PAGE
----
Games for Education
I'm presenting at the Christian Teacher's Association annual convention in Abbotsford on October 10, and one of the workshops I'm doing is on teaching with computer games. I'm planning on putting a summary of the actual presentation on the blog later, but for now, I'm just posting a list of games that I want to have out here as a resource.
Please understand that this is not a comprehensive list. If you have some good stuff to add, email me and I'll check it out. At some point, this is probably going to need to become a more permanent website (or I'll have to find a page/site that already does this).
- A Force More Powerful is large-scale simulator of non-violent protest. Pretty involved, but definitely interesting.
- There's a lot of American stuff on the internet: the Re-districting Game, Howard Dean for Iowa game, a lot of the Persuasive Games stuff (see below) fits this description
- Dr. Kevin Kee of Brock University has been involved in student-made history games: Outbreak (about managing Montreal's 1885 smallpox outbreak), the Niagara 1812 games (a set of games about the war of 1812), Tavern Keeper (under development)
- There are a ton of economic and warfare simulation games. A quick search Manifesto Games would find you some interesting stuff (e.g. the intriguing looking Making History: The Calm & the Storm)
Math & Science games:
- The Mosquito game, which teaches about malaria
- New commercial math game called Dimenxian M (although as a gamer, I have to say it's a frustrating game to play-this genre of game demands high quality, and it's not that great)
Broader social studies:
- Food Force, a UN-sponsored game about food relief operations.
- Peacemaker, an intriguing simulation about trying to resolve Israeli-Palestinian struggles.
- 3rd World Farmer, a great simple simulator of the economic and social difficulties confronting farmers in developing nations.
- many of the serious games listed below
- Language games: Scrabble and equivalents, the PopCap word games
- Reasoning games: Soduku, low-tech games from Everett Kaser (the one I know is Sherlock), there are a million of these out there-do a Google search or go to some of the general-purpose indie sites listed below
Physical fitness etc.:
- Nintendo Wii. I haven't played Wii Fit, but from all accounts, there are better ways to get fit. Nevertheless, it's fun and can be an aerobic workout with the right game (Wii Sports) and an active style of play.
- Dance Dance Revolution. The classic Japanese dance game requires an active workout.
Good sites with catalogues of Educational, Serious, Persuasive & Activist games:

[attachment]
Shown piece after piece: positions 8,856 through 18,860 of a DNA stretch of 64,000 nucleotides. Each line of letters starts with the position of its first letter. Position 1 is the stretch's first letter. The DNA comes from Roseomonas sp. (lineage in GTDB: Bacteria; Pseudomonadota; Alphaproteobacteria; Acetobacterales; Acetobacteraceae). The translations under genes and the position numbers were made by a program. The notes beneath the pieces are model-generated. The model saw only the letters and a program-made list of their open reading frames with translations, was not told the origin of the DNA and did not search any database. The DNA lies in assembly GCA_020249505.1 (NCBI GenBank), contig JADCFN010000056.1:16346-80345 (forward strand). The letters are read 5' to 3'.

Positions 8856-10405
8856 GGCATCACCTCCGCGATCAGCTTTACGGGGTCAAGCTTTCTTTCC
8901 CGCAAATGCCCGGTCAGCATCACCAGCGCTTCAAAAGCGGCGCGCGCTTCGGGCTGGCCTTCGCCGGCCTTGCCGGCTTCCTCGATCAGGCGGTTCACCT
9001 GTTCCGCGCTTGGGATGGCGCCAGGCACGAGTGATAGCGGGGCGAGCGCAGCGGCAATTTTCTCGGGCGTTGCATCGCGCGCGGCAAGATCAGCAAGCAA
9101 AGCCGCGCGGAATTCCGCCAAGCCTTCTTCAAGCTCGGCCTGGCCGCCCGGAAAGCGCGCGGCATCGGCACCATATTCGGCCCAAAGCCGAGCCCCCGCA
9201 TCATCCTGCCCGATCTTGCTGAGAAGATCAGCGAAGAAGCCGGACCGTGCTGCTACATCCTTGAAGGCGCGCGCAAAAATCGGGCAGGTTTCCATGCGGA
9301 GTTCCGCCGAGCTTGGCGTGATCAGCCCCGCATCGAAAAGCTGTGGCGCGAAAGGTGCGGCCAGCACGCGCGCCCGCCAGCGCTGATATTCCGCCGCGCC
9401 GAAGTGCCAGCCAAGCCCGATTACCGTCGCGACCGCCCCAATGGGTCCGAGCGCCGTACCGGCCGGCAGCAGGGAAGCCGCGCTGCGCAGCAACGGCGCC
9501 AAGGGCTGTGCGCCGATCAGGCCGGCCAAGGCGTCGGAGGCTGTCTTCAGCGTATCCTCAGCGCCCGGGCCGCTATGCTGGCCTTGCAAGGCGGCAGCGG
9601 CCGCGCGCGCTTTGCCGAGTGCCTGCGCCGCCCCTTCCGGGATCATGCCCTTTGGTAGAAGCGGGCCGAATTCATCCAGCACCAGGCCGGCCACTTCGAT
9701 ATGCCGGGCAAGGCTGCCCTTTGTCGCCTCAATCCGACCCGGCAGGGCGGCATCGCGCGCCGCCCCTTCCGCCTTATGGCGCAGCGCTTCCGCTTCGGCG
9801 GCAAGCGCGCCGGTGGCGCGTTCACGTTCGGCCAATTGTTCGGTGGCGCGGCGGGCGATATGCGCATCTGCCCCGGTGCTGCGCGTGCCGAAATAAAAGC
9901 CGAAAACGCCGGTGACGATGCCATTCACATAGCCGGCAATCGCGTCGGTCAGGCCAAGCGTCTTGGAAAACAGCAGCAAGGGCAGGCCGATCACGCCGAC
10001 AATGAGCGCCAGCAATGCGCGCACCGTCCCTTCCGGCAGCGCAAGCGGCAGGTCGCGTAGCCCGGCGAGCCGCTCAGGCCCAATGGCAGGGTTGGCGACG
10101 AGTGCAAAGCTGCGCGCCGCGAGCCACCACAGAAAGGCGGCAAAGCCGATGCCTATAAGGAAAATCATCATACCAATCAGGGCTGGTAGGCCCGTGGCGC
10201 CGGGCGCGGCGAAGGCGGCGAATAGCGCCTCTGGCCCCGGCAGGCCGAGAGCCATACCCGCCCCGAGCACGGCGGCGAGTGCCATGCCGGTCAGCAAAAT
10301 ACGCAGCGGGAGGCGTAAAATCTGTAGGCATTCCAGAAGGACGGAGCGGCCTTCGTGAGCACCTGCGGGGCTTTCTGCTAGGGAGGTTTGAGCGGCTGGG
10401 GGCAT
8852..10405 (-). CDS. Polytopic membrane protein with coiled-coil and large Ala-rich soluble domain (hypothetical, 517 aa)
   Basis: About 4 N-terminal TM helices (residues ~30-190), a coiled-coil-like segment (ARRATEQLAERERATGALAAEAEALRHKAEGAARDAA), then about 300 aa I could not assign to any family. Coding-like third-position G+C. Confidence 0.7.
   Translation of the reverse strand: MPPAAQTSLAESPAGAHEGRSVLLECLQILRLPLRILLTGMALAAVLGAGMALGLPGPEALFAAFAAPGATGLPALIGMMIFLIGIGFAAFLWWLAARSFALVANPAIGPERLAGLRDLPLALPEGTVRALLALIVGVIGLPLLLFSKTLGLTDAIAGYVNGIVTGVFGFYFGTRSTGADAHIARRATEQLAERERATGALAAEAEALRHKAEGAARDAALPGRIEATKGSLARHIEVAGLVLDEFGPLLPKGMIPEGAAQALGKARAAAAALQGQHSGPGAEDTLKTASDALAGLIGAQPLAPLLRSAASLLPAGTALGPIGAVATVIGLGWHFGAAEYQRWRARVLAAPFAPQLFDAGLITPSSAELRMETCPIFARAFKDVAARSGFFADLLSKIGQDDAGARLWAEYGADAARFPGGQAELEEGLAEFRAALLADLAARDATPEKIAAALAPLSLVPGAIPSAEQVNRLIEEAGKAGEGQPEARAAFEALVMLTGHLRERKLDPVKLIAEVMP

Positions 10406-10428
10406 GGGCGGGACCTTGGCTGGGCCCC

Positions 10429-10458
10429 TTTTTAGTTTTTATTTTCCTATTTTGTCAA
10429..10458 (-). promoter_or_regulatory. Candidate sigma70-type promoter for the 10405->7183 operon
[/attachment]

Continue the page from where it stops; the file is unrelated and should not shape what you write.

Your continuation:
***Warning here: because these are sites with a lot of different kinds of players, you can find some pretty disturbing stuff on some of these sites-material that is not appropriate for kids. And because links lead to links be, careful about the access that young students have.***
- check out Manifesto Games list of educational indie games. Manifesto Games is a site that is trying to create an alternative indie game culture. Most of the stuff featured here is of reasonably quality, although some of it will probably not fit your taste.
- MadMonkey is a less selective indie games site, and it has a lot of smaller, cheaper, simpler games.
- Game Tunnel is another general-purpose indie site with lots of reviews.
- Newsgaming is a site that does topical activist critique of current events and culture. These are decidedly slanted political games, usually, but simple, accessible and provocative. Not for everyone. These three, for example, deal with terrorism: September 12, Madrid, Kabul Kaboom!
- Persuasive Games is another opinionated game-making site. These games are generally more polished, however, and deal with a broader array of topics.
- Matrix Games sells dozens of fairly high-quality historical games. The vast majority of them, however, are hard-core, highly-complex war games. Not really for the casual gamer or most students.
- Brettspielwelt is a German site with inconsistent English translation. It's a place where you can try out dozens of high quality German board games (Germans make the best board games). The educational value varies, but if you want to try some high quality board games-maybe to buy and try in class?-this would be a good place to go. Requires a log-in, and is not the easiest site to figure out.
Large-scale commercial simulations:
- Hard-core, complicated strategy: Civilization, Europa Universalis, Hearts of Iron, Colonization
- More general-audience simulations: SimCity, Caesar III, Tropico, Spore